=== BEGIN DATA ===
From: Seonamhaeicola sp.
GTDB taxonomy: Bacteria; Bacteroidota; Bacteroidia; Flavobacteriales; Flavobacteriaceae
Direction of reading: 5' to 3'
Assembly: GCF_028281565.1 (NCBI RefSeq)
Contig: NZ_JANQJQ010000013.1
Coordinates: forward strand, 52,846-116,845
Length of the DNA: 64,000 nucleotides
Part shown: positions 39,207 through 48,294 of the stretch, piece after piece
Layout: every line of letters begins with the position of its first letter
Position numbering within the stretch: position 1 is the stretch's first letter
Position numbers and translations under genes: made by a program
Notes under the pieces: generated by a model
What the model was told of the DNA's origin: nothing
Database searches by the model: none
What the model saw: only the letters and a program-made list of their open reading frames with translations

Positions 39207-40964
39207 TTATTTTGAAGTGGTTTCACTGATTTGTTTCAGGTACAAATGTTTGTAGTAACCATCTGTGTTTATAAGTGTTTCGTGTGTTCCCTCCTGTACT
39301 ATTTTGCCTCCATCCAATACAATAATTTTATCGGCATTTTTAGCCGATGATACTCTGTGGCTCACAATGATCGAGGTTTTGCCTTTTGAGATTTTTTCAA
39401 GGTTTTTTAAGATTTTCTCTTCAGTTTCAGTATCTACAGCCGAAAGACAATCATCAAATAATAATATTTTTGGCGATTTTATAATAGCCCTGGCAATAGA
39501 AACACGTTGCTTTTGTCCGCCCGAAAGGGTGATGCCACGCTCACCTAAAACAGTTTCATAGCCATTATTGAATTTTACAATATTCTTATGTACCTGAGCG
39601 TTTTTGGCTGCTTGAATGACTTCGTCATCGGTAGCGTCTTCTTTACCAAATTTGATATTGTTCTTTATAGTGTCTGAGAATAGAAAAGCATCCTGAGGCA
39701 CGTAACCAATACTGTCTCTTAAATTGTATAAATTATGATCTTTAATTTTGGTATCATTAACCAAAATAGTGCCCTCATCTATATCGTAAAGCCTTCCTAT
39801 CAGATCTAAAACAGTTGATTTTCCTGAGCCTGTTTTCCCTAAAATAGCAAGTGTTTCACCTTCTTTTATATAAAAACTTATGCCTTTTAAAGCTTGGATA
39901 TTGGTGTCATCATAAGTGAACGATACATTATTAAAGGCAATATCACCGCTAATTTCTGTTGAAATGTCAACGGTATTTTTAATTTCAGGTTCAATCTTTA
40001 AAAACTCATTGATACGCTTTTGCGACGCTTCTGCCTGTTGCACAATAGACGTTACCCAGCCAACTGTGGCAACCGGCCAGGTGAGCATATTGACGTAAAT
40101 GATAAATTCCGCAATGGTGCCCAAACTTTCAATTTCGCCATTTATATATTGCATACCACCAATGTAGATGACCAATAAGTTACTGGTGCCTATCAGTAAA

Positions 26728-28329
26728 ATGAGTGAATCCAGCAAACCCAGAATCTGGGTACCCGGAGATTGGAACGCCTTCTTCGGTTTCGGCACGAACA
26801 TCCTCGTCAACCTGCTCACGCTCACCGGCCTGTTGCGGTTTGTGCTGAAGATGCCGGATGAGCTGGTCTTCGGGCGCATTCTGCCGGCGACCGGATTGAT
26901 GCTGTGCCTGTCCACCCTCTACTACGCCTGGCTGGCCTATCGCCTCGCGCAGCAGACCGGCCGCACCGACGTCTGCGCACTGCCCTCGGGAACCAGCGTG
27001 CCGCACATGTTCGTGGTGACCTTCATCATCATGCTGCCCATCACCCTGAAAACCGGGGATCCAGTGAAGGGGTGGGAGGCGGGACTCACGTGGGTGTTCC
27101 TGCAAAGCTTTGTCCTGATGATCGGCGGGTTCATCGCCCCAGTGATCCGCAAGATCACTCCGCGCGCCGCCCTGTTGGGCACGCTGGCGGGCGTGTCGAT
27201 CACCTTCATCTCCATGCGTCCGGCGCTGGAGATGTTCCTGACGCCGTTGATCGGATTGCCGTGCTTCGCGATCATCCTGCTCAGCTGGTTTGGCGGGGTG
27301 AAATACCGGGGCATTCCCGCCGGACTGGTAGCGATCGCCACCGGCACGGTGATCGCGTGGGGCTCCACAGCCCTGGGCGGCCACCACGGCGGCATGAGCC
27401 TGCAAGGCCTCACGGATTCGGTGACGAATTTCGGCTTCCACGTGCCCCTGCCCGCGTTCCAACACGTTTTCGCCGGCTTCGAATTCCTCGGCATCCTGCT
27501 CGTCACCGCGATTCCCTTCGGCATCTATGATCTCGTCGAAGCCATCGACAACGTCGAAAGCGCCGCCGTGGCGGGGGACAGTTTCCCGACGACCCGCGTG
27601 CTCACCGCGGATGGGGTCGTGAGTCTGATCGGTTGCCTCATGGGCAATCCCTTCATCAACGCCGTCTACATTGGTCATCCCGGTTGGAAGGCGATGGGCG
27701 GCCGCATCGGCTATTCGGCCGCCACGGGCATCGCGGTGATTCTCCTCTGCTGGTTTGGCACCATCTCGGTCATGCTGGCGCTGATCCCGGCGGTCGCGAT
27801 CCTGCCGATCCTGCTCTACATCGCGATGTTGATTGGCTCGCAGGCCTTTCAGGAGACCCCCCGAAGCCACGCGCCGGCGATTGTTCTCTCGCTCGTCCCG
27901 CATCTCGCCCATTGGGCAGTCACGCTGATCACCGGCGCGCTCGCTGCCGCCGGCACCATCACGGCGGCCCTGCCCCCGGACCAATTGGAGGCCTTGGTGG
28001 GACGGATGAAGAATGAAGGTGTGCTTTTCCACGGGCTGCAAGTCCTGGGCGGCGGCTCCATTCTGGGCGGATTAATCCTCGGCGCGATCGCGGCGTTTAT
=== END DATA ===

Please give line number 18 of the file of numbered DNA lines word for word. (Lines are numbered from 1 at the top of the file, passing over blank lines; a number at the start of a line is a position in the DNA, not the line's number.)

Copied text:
39301 ATTTTGCCTCCATCCAATACAATAATTTTATCGGCATTTTTAGCCGATGATACTCTGTGGCTCACAATGATCGAGGTTTTGCCTTTTGAGATTTTTTCAA